Did he see the man in the moon?

Did we share that?

Did he care?

I’ll never know any of these answers. And the thought of this, me as a confused and sad child not knowing who she really is or whether or not it even matters to anyone, who she really is, makes me so sad.

So now as an adult, now that I have control over my life, and a loose handle on my emotions, I take these same moments when looking up at the evening sky and think of old friends, relatives who make me happy and confident and secure, people who made me laugh, smile, dance. People who love me and make me feel love. And those who may be far away, but still close in my heart and I think- what are they looking at right now? Are they seeing what I am seeing? Do they see the face of the man in the full, bright moon? Are they giving old Neil a wink?

I know, I am.

What do you think of when you look up at the evening sky? Do you see the man in the moon?

Please share thoughts, comments, likes or dislikes, click “follow” and share.

See you next week. ๐Ÿ™‚

14 thoughts on “The man in the moon and me

  1. Oh Amy, I am crying right now. What a beautiful story, heart-felt and heart-wrenching and heart-warming. I know that when I look up to the skies tonight, I’ll be thinking of you.

  2. Love & miss you Amy! I remember when Taylor was young, maybe 5, trying to show her the man in the moon. At the time I think she thought I was a little crazy, but now at 17 when we go back and talk about that monment, she gets it and we both smile about it. Thank you Amy, as one of those family members in another part of the country you mention, I love how you took the endless and sometimes unfamiliarity of the ‘heavens’ above and brougt it down to something to be shared, cherished,and somewhat ‘small town’ for everyone near and far. Look up and smile, someone is always thinking about you, I know I am. ๐Ÿ™‚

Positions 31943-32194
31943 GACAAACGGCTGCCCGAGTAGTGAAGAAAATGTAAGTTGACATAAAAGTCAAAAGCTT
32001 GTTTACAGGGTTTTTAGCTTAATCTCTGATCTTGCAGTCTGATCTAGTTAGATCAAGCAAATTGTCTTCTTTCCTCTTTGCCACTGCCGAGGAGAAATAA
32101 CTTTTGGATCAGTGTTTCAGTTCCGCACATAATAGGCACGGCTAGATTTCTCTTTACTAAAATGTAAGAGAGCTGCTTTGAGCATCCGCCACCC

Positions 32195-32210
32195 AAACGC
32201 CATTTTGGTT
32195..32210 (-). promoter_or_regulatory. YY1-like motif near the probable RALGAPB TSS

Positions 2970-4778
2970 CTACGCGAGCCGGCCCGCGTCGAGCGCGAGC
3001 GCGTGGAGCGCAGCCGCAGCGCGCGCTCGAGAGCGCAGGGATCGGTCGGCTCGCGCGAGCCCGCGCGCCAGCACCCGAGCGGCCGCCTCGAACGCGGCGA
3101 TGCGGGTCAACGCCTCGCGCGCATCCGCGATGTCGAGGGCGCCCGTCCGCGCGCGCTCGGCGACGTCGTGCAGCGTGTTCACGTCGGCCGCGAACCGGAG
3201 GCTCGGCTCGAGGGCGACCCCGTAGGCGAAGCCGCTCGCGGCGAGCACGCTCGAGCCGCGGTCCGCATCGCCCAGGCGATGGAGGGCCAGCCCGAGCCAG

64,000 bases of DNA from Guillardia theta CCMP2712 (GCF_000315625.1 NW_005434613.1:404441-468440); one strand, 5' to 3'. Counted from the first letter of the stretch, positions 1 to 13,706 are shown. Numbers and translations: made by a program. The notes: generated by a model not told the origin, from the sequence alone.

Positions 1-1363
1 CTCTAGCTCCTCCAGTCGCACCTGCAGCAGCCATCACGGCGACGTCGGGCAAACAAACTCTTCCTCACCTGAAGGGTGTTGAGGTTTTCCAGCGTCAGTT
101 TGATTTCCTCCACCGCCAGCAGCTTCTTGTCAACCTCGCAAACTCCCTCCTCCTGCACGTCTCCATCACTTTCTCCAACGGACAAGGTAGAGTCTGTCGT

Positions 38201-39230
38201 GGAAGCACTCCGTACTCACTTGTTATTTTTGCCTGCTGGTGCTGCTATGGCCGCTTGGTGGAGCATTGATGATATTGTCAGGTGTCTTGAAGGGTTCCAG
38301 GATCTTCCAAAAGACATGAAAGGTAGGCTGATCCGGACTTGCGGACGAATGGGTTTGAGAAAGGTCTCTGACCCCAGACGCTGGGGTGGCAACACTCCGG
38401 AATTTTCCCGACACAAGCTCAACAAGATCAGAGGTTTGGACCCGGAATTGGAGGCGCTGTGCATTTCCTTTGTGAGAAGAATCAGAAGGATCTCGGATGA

3. Pingback: The man in the moon and me « Amanda Marrazzo

  4. There IS power in love…even if you’re a ball of confusion and doubt…even if you don’t think the other important people in your life are expending enough of it – if YOU are loving – expressing selfless, unlimited confident love, then it has to bless you, others important to you and bless the world.

  5. I have the same feeling when I read this from the Bible:
    Lift up your eyes on high And see who has created these stars, The One who leads forth their host by number, He calls them all by name; Because of the greatness of His might and the strength of His power, Not one of them is missing.
    Isaiah 40:26

    Isn’t that cool? I cannot fathom a God that knows every star by name.
    Lisa Black

  6. Amy, this was beautiful. I too use the moon to reflect upon the connection we have together with others. I too have had the same thoughts about by birth parents. And when Andrew was on his high school trip this summer, I’d look at the moon and think, I wonder if Andrew sees this. We were both in Europe but in different places. When we were all back home we actually talked about seeing the moon. Do you remember the movie, An American Tale? My kids love that movie and the scene where Fievel and Tanya are looking at the moon from different locations…we borrow that scene often when our family is not all together. xoxo

  7. Hadn’t seen this one, thanks for reblogging. A beautiful essay, thank you so much for sharing such a personal reflection. I think the moon affects all of us in some way, whether we realise it or not. It certainly gives me a feeling of comfort and certainty when I see it shining in the night sky, perhaps because it is such a shared experience.